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jQuery: Sticking to Commitments

By Don Kiely

Microsoft made two commitments when it decided to embrace jQuery as its one and only client-side JavaScript library. First, they were going to replace their Ajax Library with jQuery in every appropriate ASP.NET Web technology, including both Web Forms and MVC applications. Second, they would contribute plugins and other extensions to the jQuery Library, primarily by adapting their work on enhancements for the Ajax Library to the jQuery Library. These contributions might end up in the core jQuery Library, as official jQuery extensions, or, as a last resort, freely distributed, open source extensions. We discuss one such extension, watermarking, below.

Watermarking

Watermarking is a cool, useful, and interactive way to prompt a user for the information that should go into a text box on a form. When the input element is empty, the watermark text appears, usually grayed out. When the user enters the field, the watermark text disappears and whatever the user types appears in the field. You can determine the styling of the watermarked element both when the watermark text appears and when the user text appears.

The Ajax Control Toolkit has a nice TextBoxWatermark extender that you can attach to a server-side ASP.NET TextBox control. Figure 1 shows the TextBoxWatermark demo from the ACT sample pages.

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Figure 1. The ACT TextBoxWatermark demo.

There are many watermark jQuery plugins, but one of the simplest and easiest to use is the TinyWatermark jQuery plugin. You can use it with any input or text area element by specifying the watermark CSS class and the text you want to display when the input element is empty. You have the option of supplying the watermark text either as the value of the title attribute of the element or as the second argument to the watermark method. When the user submits the form, the plugin removes the watermark text. The jquery.tinywatermark- 3.1.0.js plugin file is a mere 623 bytes, and that's not even minified or compressed.

Figure 2 shows watermarking in the sample page. The user has moved to the first text box and entered text, so the watermark text is removed and the text box has its default appearance. The other two text boxes show the watermark text and styling.

Screen Shot 2012-10-19 at 9.28.36 AM

Figure 2. Watermarking in action in the sample page.

The following HTML creates the three text boxes on this part of the page. Notice that the first two text boxes have a title attribute with the watermark text, while the third will have the text set programmatically. The first two are assigned the watermarked class as the means to identify them to the plugin that they are to have watermarked text inserted. The last one is assigned to the watermarkedAlt class to let the code treat it differently, as you'll see in a moment.

<h3>Watermarking</h3>
<input type="text" size="30" class="watermarked"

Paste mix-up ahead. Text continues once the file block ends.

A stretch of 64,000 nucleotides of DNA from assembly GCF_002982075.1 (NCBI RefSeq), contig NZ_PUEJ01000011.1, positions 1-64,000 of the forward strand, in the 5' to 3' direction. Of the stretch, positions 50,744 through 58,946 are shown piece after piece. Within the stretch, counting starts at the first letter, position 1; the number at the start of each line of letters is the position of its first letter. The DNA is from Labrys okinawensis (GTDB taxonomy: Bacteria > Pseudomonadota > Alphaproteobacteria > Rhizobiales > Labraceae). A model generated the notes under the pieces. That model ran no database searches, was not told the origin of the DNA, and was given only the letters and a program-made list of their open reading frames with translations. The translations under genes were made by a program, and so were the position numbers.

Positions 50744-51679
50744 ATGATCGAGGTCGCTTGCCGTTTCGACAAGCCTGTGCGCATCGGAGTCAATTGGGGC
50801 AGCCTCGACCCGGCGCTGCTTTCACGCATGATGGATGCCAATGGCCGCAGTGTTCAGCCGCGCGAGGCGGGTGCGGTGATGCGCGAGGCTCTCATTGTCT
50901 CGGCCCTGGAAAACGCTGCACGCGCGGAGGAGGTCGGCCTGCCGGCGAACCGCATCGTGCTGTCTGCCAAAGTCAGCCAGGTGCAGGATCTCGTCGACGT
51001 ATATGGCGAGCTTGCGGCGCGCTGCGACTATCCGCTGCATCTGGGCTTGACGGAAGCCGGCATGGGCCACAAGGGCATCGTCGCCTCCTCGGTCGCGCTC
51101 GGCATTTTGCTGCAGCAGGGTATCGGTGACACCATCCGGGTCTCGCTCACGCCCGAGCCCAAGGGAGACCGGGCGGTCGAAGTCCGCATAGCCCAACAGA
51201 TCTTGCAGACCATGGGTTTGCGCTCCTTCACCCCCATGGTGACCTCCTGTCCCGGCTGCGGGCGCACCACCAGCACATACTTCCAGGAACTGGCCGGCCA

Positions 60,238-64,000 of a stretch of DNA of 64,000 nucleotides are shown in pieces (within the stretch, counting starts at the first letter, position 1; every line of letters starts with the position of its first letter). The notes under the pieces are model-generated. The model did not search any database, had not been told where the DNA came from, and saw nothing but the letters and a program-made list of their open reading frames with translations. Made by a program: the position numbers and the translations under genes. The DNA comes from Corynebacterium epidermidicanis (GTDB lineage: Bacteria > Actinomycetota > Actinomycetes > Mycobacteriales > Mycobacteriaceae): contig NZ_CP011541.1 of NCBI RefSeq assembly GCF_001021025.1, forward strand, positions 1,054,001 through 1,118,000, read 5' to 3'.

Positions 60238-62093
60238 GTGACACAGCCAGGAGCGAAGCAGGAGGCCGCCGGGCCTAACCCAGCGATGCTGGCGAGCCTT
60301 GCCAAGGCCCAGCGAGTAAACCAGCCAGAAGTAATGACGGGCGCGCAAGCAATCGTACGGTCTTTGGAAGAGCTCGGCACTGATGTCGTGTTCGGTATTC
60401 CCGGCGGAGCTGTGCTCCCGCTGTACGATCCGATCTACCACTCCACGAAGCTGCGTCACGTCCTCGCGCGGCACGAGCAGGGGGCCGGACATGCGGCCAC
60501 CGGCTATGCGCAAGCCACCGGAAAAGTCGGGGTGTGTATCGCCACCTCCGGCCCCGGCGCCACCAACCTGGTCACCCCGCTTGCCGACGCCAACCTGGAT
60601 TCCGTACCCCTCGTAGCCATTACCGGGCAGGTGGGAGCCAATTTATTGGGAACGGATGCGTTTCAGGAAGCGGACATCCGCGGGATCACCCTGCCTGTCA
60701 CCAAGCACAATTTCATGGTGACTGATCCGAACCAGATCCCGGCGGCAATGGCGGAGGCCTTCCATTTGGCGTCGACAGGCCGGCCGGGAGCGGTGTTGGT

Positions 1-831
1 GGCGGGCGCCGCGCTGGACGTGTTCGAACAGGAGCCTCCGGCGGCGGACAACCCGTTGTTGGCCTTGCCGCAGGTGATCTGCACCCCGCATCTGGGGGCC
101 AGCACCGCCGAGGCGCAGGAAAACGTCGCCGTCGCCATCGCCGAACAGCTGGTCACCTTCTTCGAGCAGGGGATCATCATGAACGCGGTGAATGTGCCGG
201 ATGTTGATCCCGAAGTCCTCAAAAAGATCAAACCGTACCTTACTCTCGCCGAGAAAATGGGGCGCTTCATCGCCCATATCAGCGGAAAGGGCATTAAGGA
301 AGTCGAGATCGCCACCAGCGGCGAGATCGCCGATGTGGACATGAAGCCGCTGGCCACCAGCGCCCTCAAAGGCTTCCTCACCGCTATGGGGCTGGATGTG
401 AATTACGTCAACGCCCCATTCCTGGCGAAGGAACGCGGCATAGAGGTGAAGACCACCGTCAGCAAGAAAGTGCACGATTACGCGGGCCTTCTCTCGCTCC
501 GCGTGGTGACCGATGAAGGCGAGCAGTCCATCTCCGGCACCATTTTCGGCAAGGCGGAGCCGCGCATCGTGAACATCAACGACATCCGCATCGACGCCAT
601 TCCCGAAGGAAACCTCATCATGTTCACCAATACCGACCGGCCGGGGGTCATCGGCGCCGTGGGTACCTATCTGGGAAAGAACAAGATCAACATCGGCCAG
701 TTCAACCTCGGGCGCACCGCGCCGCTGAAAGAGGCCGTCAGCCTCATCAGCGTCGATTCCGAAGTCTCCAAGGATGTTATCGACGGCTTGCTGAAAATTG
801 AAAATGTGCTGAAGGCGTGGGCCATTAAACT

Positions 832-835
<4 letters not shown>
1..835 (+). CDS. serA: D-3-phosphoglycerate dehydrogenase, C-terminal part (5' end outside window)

title="Enter your name here" />
<br />
<input type="text" size="30" class="watermarked"
title="Enter your email address here" />
<br />
<input type="text" size="60" class="watermarkedAlt" />
  

The plugin uses the following CSS style to change the appearance of the elements that are watermarked. It merely sets the background color to #FFFF99, which is officially Pale Canary Yellow, and changes the font color to a medium gray.

 
.watermark
{
background-color: #FFFF99;
color: #909090;
}

The crux of the watermarking code is the following two statements, contained within the jQuery ready method so they'll fire only after the page's DOM is loaded in memory. The first statement watermarks the name and email text boxes on the page, using the title attribute's value as the watermark text. The second statement watermarks the third text box, providing the watermark text as the second argument to the method. Both statements tell the watermark method to use the watermark CSS style to display the input element and watermark text.

$('.watermarked').watermark('watermark');
$('.watermarkedAlt').watermark('watermark',
'Enter your Social Security and bank account number
here');

We usually find that the first form of the watermark statement, using the title attribute for the watermark text, to be more useful and practical when there are more than a couple of elements on the page you want to watermark. That way the watermark text is with the element rather than separated in the page's script code. But you're free to use whatever form works best for you.

You can use whatever class name you want to identify the input elements to be watermarked, as well as the name of the CSS style used to format the elements with watermark text. The plugin is surprisingly functional for such a small size!



Don Kiely
Don Kiely is a featured instructor on many of our SQL Server and Visual Studio courses. He is a nationally recognized author, instructor, and consultant specializing in Microsoft technologies. Don has many years of teaching experience, is the author or co-author of several programming books, and has spoken at many industry conferences and user groups. In addition, Don is a consultant for a variety of companies that develop distributed applications for public and private organizations.


This blog entry was originally posted October 22, 2012 by Don Kiely

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